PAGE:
Your performance on competition day depends on more than just the hours you spend in the gym. Sleep and recovery play an enormous part in allowing you to unlock your true athletic potential. In a recent post I discussed how sleeping naked can positively influence sleep and improve athletic performance. In this post, I'd like to focus on an aspect of recovery that combines biology with cutting edge technology : cryotherapy.
What is cryotherapy? It's simple really. "Cryo" means cold and therapy is well, therapy. But how is cryotherapy different from a traditional ice bath? More importantly, why is cryotherapy more effective than spending 20 miserable minutes in a giant tub of ice water possibly with other sweaty folks? It may be helpful to start with a picture.
The easiest visual explanation of the machine is that it is an upright tanning bed that is hooked to a tank of gaseous nitrogen. Upon entering the chamber, you are completely naked (kind of like how you should be sleeping). However, you must wear gloves and booties to protect the extremities and of course, guys also wear an extra sock to protect their junk. Over the course of three minutes, the machine releases the nitrogen in a controlled pattern that is unique for each individual. Every person has a different temperature setting ranging from -140 degrees Celsius (ie, beginners) to -160 degrees Celsius (ie, pros). The setting is also dependent on tolerance to cold as well as direct feedback during the three-minute freezing session. The first time I stepped into this cryo machine I distracted myself from the subzero temperatures by pretending that I was swimming in the North Atlantic much like during my college days. By my second session, the cold became more tolerable and soon enough, the cold became euphoric. It was also the best kind of air conditioning on summer days in Hotlanta.
So what's the purpose of using nitrogen and how is this different from a traditional ice bath? You may not know that water crosses your skin (side note: biologists like to say "permeate") and nitrogen does not. In the world of biology, cold water crossing the skin immediately signals your body to pump blood to your core to protect your heart and brain. This biological response means that the muscles suffer and can't be provided with sufficient blood flow, preventing the replenishment of nutrients and oxygen levels after an intense training session. Because nitrogen does not cross the skin and rather cools the skin, this actually activates a whole-body stress response (in a good way). Your skin is the largest organ after all. During this three-minute freezing session, blood is also being pumped to your core but unlike ice baths, there is an immediate re-flushing of blood back to the muscles.
An additional athletic benefit of cyrotherapy is that it quickly calms whole-body physiological stress experienced after an intense training session. Physiological stress is of course caused by rapid increases in core body temperature, blood flow, and oxygen demands. Cryotherapy is also beneficial for curbing inflammation experienced after surgery, improving recovery. Of course, one of the most amazing benefits of cryotherapy (to me) is helping to get a better night's sleep. I talk about this extensively in my recent popular science book, Meathead: Unraveling the Athletic Brain.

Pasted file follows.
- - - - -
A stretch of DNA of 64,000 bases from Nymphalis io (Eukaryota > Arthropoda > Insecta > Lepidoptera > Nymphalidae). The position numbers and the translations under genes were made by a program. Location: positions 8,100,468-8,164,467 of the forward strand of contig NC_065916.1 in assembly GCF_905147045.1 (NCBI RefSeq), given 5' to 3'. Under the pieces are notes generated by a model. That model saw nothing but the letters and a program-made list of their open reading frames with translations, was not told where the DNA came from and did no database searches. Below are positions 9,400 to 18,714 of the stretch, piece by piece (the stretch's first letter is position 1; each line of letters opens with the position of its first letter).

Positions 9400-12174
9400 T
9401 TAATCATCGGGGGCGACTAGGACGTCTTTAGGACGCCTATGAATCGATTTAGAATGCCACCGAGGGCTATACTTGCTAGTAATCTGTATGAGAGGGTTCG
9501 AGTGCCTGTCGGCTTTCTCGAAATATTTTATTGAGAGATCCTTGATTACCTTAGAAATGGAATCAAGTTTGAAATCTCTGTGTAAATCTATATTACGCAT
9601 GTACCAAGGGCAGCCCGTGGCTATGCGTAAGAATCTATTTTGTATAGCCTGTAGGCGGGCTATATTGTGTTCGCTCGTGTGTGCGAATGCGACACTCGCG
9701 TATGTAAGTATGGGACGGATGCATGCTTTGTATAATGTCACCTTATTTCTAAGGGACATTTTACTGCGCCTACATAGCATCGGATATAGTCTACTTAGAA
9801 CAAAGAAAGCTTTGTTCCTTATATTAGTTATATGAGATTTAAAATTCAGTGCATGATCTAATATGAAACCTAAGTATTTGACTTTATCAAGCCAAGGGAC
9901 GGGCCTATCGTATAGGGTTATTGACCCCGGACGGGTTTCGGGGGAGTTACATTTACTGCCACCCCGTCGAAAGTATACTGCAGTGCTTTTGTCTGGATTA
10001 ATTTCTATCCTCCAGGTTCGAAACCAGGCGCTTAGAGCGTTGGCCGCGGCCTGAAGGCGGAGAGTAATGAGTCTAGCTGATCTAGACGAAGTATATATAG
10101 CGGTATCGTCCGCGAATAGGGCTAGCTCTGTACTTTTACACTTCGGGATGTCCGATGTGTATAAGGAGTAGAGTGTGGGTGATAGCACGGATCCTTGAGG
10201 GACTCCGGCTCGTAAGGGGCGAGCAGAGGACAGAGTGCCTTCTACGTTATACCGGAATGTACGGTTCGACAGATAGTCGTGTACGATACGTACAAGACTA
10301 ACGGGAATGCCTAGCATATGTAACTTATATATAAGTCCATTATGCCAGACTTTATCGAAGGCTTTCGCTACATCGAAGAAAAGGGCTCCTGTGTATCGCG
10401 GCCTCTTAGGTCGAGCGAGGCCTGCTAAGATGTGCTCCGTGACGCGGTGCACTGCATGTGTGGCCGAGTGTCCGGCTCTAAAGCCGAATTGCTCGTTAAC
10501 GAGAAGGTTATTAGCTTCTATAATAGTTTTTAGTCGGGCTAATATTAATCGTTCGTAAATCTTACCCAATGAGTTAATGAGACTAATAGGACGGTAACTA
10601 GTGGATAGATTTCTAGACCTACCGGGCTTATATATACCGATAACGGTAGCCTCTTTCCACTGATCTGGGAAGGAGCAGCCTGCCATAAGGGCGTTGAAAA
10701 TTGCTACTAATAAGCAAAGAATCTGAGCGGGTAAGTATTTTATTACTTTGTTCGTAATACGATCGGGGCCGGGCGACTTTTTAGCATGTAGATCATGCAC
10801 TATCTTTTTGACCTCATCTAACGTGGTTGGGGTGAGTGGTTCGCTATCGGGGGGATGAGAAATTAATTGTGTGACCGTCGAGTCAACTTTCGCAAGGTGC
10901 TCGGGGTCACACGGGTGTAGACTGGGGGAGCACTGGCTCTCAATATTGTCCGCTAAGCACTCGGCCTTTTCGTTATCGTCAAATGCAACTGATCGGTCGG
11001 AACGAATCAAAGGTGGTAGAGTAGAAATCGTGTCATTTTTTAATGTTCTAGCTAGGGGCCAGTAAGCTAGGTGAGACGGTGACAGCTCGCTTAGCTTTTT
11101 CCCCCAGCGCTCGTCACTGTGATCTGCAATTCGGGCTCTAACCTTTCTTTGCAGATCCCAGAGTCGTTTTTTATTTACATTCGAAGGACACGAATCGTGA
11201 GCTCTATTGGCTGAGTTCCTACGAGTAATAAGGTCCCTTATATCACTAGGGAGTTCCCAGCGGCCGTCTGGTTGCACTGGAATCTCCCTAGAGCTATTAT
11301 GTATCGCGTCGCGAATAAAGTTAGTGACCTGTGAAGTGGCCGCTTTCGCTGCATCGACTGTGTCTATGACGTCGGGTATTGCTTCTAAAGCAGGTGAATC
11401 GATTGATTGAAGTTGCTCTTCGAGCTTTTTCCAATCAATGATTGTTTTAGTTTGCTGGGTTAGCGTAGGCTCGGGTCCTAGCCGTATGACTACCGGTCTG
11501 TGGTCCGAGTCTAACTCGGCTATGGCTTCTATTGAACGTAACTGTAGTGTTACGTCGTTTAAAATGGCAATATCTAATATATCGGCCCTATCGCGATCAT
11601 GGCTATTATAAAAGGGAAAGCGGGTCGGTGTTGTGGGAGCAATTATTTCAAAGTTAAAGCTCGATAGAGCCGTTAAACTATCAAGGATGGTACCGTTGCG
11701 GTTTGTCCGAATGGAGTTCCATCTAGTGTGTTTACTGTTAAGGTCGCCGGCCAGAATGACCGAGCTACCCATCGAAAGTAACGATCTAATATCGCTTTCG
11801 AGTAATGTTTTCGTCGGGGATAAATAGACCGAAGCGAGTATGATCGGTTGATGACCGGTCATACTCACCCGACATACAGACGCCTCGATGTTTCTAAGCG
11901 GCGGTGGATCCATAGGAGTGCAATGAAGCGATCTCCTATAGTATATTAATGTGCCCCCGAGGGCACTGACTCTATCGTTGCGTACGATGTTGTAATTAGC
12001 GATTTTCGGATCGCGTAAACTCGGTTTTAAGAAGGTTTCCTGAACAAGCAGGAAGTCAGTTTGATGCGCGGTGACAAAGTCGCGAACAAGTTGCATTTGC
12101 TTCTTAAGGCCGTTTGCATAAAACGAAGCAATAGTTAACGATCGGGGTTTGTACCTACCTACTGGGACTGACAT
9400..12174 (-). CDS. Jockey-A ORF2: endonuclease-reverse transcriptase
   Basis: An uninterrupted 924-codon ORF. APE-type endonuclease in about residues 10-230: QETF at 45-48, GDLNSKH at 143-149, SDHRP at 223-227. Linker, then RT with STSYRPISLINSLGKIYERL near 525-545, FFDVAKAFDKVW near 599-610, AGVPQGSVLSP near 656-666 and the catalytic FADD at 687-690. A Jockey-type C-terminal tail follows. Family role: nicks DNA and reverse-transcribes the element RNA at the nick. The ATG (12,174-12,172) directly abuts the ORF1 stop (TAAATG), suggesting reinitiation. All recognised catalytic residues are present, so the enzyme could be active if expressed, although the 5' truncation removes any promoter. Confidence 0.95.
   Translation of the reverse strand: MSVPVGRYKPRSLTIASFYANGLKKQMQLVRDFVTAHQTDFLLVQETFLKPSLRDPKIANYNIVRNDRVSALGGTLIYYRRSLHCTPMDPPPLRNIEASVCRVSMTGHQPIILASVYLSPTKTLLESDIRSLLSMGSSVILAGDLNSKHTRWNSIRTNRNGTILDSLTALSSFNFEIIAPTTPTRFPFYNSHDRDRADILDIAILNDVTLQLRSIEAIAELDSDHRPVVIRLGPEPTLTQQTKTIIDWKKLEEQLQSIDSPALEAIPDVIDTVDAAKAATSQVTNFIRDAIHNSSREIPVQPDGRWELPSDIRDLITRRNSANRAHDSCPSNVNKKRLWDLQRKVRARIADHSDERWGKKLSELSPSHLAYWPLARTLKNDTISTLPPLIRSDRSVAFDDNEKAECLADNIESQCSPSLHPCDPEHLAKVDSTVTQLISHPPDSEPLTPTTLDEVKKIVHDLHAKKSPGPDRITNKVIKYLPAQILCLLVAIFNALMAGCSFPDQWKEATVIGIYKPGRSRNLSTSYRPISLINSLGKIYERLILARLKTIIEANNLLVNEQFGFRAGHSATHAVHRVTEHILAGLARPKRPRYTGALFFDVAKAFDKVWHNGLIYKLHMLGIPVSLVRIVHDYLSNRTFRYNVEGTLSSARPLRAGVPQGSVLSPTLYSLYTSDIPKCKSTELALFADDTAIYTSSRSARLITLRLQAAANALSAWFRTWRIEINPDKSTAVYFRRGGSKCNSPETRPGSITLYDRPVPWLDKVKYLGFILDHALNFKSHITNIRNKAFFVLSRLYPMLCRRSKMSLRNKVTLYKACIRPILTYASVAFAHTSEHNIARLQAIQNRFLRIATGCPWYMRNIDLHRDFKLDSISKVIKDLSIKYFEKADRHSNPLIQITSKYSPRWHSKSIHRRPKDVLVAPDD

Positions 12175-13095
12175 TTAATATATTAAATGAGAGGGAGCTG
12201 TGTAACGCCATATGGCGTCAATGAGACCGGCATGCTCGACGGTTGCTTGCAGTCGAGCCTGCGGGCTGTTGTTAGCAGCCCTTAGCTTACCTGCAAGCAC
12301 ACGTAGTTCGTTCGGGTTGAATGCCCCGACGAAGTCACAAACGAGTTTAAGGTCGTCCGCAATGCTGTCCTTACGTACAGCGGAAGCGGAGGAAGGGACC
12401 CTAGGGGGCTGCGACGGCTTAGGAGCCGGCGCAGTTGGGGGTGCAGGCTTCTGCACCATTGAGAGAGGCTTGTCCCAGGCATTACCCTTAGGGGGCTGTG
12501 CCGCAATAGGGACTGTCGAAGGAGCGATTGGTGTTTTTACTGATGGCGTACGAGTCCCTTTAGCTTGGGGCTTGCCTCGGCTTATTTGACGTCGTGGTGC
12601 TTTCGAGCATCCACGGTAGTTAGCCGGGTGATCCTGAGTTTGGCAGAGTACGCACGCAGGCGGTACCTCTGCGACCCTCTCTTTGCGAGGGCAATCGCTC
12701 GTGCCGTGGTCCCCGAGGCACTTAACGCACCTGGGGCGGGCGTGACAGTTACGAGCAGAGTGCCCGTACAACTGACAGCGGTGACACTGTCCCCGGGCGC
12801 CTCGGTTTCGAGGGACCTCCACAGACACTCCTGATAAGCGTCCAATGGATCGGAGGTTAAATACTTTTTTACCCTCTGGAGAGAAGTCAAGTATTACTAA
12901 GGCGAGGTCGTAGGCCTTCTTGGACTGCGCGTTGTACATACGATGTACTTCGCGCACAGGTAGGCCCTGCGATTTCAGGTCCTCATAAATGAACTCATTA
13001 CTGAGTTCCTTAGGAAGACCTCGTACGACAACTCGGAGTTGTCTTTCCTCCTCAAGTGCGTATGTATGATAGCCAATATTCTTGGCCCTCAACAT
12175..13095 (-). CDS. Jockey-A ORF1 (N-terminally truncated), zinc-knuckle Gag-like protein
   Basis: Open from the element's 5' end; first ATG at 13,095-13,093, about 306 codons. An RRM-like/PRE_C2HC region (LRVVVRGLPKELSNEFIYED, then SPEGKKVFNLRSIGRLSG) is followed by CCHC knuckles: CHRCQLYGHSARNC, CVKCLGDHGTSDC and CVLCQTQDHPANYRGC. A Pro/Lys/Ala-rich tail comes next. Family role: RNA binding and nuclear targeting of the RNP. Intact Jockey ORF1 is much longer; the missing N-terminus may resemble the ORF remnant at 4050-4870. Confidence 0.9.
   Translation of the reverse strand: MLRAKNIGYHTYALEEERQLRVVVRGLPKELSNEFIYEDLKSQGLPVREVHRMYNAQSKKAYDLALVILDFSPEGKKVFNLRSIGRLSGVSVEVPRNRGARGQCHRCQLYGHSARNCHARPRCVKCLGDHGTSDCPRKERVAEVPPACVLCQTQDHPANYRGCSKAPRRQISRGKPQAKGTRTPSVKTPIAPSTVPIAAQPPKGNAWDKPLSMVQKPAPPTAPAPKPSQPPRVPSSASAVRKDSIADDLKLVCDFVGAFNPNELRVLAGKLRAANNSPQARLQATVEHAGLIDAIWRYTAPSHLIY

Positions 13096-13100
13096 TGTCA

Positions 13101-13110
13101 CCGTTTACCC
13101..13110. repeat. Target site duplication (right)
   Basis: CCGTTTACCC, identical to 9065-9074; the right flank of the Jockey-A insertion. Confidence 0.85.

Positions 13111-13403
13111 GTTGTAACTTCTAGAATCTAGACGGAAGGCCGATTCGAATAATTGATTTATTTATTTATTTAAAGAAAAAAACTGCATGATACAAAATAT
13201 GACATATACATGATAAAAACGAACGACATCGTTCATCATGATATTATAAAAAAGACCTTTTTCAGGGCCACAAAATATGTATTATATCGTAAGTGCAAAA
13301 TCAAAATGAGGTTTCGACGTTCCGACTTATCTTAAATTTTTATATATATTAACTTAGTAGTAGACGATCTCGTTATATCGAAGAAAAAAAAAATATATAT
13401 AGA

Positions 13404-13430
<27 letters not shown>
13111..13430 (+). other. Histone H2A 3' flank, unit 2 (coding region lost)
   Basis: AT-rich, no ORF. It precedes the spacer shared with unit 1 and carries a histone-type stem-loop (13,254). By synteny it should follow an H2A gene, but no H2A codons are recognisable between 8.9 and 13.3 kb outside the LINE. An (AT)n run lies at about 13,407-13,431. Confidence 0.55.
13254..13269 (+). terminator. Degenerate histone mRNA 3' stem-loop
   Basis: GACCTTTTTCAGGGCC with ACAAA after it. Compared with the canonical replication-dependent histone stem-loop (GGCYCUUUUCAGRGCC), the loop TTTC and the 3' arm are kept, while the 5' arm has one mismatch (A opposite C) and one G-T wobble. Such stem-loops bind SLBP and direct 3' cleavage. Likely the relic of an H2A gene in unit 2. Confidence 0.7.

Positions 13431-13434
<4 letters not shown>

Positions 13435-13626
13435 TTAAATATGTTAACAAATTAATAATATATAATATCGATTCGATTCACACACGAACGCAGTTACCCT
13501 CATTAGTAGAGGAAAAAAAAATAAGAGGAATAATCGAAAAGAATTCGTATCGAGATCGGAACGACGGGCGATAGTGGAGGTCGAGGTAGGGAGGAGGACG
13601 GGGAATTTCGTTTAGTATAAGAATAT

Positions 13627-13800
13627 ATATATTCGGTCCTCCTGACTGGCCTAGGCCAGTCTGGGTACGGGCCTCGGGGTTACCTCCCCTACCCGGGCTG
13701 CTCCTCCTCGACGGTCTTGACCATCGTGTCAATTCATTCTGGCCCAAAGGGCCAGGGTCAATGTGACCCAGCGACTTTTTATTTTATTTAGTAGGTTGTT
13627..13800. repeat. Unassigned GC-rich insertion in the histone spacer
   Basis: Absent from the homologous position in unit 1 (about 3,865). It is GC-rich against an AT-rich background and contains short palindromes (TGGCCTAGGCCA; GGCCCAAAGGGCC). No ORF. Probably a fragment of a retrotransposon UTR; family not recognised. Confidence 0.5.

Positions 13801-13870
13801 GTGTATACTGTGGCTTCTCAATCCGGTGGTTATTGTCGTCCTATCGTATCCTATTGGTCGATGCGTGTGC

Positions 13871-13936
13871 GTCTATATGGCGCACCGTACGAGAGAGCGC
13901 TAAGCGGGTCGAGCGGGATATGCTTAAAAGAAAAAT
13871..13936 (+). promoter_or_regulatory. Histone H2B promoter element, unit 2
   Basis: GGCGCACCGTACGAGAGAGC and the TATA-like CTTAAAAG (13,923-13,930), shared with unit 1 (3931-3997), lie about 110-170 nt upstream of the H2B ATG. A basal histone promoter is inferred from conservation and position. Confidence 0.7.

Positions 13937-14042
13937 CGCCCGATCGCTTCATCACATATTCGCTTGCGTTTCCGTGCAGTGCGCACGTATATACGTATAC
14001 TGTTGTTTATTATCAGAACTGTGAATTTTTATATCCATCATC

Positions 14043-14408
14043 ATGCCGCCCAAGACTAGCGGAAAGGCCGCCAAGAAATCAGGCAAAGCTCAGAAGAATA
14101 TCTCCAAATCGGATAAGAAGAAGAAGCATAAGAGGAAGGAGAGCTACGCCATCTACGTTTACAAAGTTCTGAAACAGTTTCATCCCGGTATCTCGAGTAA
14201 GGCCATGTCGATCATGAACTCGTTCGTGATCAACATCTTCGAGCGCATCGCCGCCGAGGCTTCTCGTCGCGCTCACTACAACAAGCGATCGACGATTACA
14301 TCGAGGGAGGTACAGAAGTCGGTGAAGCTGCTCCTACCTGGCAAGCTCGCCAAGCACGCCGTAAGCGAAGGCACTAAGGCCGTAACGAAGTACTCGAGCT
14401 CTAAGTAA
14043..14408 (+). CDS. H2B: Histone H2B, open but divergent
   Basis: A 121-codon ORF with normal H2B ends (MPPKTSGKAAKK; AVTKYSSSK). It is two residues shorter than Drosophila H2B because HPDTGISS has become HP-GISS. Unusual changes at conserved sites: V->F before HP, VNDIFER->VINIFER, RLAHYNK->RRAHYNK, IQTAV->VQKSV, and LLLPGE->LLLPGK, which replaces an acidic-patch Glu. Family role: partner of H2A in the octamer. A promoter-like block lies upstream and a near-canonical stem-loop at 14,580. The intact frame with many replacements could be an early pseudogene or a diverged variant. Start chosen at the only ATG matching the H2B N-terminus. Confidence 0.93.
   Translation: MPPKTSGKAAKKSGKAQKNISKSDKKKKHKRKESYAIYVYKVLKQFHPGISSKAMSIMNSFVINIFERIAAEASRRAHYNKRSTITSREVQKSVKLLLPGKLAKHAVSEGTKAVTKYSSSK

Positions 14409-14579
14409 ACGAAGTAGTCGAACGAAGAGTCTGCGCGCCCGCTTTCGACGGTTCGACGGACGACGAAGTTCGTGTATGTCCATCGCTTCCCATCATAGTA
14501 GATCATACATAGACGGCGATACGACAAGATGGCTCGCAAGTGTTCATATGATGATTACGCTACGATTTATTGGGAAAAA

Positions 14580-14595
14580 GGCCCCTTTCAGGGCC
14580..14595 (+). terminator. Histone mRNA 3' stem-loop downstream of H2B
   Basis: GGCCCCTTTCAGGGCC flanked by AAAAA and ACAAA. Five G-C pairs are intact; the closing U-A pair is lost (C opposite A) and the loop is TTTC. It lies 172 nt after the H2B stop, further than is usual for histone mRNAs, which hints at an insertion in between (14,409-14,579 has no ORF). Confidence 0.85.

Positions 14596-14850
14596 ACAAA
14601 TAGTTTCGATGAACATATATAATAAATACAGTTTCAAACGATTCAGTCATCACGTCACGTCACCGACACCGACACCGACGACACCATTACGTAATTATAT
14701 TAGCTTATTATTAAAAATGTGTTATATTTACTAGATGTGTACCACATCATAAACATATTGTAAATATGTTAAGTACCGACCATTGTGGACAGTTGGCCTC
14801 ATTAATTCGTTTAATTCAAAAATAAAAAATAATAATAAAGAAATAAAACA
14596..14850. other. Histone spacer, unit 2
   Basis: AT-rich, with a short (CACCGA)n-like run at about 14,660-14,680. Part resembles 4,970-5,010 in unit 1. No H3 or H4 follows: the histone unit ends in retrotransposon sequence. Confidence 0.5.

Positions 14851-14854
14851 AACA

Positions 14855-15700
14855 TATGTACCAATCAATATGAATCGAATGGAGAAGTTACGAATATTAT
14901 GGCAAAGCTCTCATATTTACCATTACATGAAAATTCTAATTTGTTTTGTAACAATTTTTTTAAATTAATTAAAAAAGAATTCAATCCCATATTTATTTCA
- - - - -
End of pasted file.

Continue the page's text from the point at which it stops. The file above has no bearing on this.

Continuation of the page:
Cryotherapy And Sleep
I'm a great sleeper but many of my teammates are not. Because of this, I encouraged them to keep sleep diaries. A sleep diary is an effective tool for making people consciously aware of how little and how poorly they are sleeping and an effective motivator for encouraging people to get more sleep. After Team Terminus started using sleep diaries alongside pre-existing use of cyrotherapy, I crunched the numbers. Team Terminus (aka #pandanation) averaged 8.5 h of sleep a night, which is in line with the recommended amount of sleep for adults (8.4 h). #Pandanation's sleep was also far above the average of 6-7 h reported from surveys of more than 10,000 Americans collected by the National Sleep Foundation.
There was also a "weekend effect" in that Team Terminus slept 40 minutes more on the weekend. More sleep on the weekend is also common for the general population. Despite this extra sleep on the weekends, self-report of sleep quality by #pandanation did not change. Most interesting, when days of cryotherapy were measured against hours of sleep and sleep quality, there was a statistically significant impact; #pandanation slept more and had better quality sleep even when controlling for the weekend effect and day and time of exercise.
Cryotherapy Is Not A Magic Bullet
Will cryotherapy turn you into Rich Froning overnight and have you pounding through Fran in two minutes flat? Not a chance, but it could be a valuable resource in your recovery toolkit if used correctly. It is certainly an option that you should explore in more detail if proper recovery has become an impediment to your athletic training.
Curious about cryotherapy and looking for a location near you? Unfortunately there is no national cryotherapy database. Your best bet is to do a Yelp search to find a location in your area. If you are in Atlanta, check out Icebox Cryotherapy. They have a pretty amazing location and provide an awesome service whenever Team Terminus needs a little deep freeze action!
Professional: Academic Researcher with a focus on neurobiology @ Morehouse School of Medicine and professor at Morehouse College
PHD Info: Kent State with a focus on neurobiology (PHD from Department of Biological Sciences)
CrossFit Games Experience: 2014 Regionals Athlete, 2013 CrossFit Games - Team, 2012 Regionals Athlete
Collegiate Athletic Background: Brown University Track & Field, 4 year varsity letterman, specialist in pole vault and hurdles
Facebook: Meathead: Unraveling The Athletic Brain
Allison's Blog: www.dormivigilia.com
Instagram and Twitter: @beastlyvaulter